The interim government installed by Sissi has hinted that it is considering instituting a ban on the Brotherhood, amid repeated accusations in the media and from government officials that supporters of the Brotherhood are “terrorists” and are responsible for the violence of the past days in which more than 800 people and 70 members of the security forces have been killed.
“We will not be silent in the face of the destruction of the country and the people, of the burning of the homeland and terrorizing innocent people,” Sissi said, adding that Morsi supporters are welcome “to participate in rebuilding of the democratic path and to engage in the political process, according to the map of the future rather than confrontation and destruction of the Egyptian state.”
The interim government also announced that it was banning the formation of Popular Committees, the vigilante groups blamed by the protesters for much of the violence that erupted on Friday. “To enforce the law . . . the Ministry of Interior has decided to prevent the establishment of the People’s Committees which are exploited by others to conduct acts against the law,” said a statement on the ministry’s Facebook page.
Yet even as the authorities seemed to be trying to tamp down the violence, the Anti-Coup Alliance representing Morsi’s supporters said 38 detainees rounded up during the recent demonstrations were killed by police while they were being transferred to prison.
The Ministry of Interior reported that 612 prisoners had attempted to escape, and the Masry el-Youm newspaper quoted police as saying 38 were killed, saying they had been suffocated. The Alliance said they were killed in their vehicle with gunshots and tear gas fired through the windows.
Thousands of Morsi supporters took to the streets again on Sunday to condemn the harsh tactics used by the security forces in their efforts to quell those challenging the army takeover.
The Egyptian military went to extraordinary lengths to protect the site of the main protest called for Sunday — the Supreme Constitutional Court in Cairo. Security forces ringed it with armored personnel carriers and closed nearby streets with concertina wire and iron barricades. Camouflage-clad soldiers, riot police in black uniforms and body armor, and traffic police milled around the building, weapons at the ready.
About a mile away, a group of about 60 supporters of Morsi said they had had to thread through neighborhoods with closed roads and menacing security forces.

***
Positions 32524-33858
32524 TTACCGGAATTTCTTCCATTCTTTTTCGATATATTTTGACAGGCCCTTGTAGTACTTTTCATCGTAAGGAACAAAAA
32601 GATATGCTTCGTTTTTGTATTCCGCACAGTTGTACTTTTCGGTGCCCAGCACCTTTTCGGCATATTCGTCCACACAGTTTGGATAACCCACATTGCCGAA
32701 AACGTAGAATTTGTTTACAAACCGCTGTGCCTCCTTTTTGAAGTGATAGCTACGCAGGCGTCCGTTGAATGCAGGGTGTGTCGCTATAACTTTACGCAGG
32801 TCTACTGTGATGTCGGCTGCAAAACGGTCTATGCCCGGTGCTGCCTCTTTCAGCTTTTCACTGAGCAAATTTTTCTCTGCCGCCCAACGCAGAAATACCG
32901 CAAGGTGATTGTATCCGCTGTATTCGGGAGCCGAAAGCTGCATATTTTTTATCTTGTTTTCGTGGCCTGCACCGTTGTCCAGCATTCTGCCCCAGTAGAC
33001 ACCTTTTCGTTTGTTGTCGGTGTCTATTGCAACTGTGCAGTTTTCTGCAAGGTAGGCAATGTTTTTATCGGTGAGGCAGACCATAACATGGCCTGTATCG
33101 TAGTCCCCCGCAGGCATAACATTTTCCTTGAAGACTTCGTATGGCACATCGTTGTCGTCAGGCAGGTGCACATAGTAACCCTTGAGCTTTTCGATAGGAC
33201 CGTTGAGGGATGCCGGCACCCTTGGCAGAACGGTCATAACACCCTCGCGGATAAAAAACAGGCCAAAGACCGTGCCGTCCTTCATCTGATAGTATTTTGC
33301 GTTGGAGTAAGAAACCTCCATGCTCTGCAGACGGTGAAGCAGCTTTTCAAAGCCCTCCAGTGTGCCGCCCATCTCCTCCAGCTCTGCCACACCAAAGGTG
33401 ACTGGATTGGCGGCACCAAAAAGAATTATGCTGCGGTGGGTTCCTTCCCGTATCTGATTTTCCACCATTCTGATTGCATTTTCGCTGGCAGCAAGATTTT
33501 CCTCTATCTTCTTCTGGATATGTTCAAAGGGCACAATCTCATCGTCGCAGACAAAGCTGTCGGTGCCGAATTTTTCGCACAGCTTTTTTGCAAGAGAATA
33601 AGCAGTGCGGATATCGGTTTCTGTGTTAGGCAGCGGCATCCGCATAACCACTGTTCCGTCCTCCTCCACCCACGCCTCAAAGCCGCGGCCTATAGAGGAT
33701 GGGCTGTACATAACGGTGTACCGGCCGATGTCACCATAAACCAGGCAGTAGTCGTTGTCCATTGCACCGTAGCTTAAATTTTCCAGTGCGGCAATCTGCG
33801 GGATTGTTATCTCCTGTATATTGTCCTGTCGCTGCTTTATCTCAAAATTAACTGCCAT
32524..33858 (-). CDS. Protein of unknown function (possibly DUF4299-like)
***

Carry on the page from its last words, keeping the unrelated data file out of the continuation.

“I saw thugs with molotov cocktails,” said one Muslim Brotherhood supporter, a 60-year-old woman in a long black robe and pink veil. She said that she saw one protester get beaten when he attempted to pass through a roadblock set up by security forces.
On Saturday, Egyptian security forces overran a Cairo mosque in which hundreds of Morsi supporters had barricaded themselves for nearly 24 hours after a day of gun battles in the heart of the capital.
The protesters were detained after security forces had escorted them from the al-Fateh mosque, and Egyptian state television declared that “the crisis is over.”
But Saturday brought demonstrations and clashes in several other cities across the country. The Muslim Brotherhood and the Anti-Coup Alliance called for more protests — every day for the coming week — in the same central square where hundreds of pro-Morsi protesters were killed Friday. The group vowed that the protesters would perform their evening prayer there.
Under the government’s increasingly violent crackdown, the voices of Morsi’s supporters have gradually slipped offline and off their defiant protest stages. Much of the leadership of the Brotherhood, which led two sprawling protest camps until they were cleared in a deadly assault Wednesday, is now in jail, missing or in hiding. Now, a host of young people, wives and other relatives of the missing Islamist leaders who once ran this country have become the spokesmen for a protest movement that is now swiftly losing power but is no less defiant.
On Saturday, the standoff at al-Fateh mosque erupted suddenly into a prolonged gunfight, the chaos and panic spilling into side streets and the wider neighborhood as security forces opened fire and shots were returned from the mosque’s minaret and windows. The protesters, including medical personnel and the wounded, had on Friday taken refuge in the mosque from gunfire outside in Ramses Square on a day of widespread violence that left at least 230 people dead nationwide.